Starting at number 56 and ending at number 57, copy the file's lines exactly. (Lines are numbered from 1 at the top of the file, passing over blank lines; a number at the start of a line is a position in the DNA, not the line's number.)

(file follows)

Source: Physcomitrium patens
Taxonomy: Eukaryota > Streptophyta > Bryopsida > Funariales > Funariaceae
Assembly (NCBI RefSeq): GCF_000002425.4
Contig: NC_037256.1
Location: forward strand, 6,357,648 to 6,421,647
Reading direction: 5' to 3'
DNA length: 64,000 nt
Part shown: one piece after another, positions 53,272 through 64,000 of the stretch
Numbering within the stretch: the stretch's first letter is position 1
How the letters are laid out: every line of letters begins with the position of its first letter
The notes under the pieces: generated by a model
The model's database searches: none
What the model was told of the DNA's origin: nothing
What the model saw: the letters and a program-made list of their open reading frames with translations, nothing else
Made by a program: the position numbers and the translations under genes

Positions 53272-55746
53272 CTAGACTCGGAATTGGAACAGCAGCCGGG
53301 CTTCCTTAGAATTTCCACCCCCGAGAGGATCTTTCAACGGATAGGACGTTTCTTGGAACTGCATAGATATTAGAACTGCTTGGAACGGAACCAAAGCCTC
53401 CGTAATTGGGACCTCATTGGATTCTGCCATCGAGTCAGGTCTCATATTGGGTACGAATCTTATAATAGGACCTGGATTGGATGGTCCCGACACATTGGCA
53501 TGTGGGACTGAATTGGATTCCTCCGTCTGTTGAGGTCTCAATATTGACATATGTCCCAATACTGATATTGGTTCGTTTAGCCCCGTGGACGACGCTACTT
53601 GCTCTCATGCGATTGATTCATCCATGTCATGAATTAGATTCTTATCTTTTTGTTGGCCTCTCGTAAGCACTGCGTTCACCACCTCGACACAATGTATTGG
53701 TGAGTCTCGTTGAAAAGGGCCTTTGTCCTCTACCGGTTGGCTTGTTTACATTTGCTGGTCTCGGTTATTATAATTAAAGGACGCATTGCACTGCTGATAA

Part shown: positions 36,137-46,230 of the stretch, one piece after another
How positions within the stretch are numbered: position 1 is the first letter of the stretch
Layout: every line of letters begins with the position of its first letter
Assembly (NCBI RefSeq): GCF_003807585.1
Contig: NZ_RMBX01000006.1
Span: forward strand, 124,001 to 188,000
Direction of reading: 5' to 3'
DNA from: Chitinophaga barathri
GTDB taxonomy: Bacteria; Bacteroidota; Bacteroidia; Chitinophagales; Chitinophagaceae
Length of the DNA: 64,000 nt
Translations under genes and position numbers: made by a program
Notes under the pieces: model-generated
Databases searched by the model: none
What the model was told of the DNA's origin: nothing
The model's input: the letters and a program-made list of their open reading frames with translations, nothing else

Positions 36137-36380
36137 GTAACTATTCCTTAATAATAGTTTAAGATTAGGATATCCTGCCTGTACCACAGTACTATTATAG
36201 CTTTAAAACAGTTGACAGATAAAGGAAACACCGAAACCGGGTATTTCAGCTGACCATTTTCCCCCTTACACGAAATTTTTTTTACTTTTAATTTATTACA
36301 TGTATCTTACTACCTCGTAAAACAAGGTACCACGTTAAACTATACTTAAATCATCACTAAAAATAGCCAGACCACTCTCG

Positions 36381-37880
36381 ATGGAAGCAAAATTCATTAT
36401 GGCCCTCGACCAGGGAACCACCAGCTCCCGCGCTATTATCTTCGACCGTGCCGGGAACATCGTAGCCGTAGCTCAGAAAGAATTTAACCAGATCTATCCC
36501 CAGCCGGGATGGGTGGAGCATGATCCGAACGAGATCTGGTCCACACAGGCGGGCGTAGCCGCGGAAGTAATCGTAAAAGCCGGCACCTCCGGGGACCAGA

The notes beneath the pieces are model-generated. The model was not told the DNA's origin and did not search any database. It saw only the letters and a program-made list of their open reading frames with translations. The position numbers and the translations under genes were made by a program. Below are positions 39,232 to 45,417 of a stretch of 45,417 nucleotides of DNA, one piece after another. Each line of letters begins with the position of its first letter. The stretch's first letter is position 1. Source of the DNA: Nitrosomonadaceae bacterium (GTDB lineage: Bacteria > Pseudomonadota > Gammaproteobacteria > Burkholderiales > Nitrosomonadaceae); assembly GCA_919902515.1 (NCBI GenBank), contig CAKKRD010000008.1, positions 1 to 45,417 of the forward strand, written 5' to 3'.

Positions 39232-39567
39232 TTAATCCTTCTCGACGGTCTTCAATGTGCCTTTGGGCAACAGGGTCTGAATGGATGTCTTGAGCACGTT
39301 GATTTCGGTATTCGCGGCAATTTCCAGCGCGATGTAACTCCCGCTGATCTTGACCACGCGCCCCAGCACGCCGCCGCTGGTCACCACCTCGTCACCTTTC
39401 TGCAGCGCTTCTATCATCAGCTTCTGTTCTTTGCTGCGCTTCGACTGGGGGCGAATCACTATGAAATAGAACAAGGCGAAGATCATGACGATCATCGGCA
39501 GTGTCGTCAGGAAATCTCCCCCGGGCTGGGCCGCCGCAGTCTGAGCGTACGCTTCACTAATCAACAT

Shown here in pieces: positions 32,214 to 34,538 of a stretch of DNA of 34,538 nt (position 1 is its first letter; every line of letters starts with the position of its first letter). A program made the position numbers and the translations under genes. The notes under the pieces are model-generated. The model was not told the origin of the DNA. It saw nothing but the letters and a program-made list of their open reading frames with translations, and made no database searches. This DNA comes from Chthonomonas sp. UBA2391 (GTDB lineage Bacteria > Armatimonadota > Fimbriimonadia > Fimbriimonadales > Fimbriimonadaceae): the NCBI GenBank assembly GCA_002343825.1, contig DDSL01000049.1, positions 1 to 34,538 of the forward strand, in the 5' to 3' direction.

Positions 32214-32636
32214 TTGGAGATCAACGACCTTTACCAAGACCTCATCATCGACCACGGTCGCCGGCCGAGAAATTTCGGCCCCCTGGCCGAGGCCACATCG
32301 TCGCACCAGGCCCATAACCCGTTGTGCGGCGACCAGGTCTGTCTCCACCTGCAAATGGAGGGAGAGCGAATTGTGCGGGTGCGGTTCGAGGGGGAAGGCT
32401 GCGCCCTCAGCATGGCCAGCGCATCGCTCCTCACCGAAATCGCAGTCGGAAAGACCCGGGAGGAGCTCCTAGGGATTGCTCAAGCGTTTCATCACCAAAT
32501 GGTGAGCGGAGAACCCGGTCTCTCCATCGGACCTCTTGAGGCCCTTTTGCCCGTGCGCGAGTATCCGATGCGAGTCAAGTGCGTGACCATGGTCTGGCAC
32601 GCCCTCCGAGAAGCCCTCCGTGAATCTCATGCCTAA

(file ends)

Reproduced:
32401 GCGCCCTCAGCATGGCCAGCGCATCGCTCCTCACCGAAATCGCAGTCGGAAAGACCCGGGAGGAGCTCCTAGGGATTGCTCAAGCGTTTCATCACCAAAT
32501 GGTGAGCGGAGAACCCGGTCTCTCCATCGGACCTCTTGAGGCCCTTTTGCCCGTGCGCGAGTATCCGATGCGAGTCAAGTGCGTGACCATGGTCTGGCAC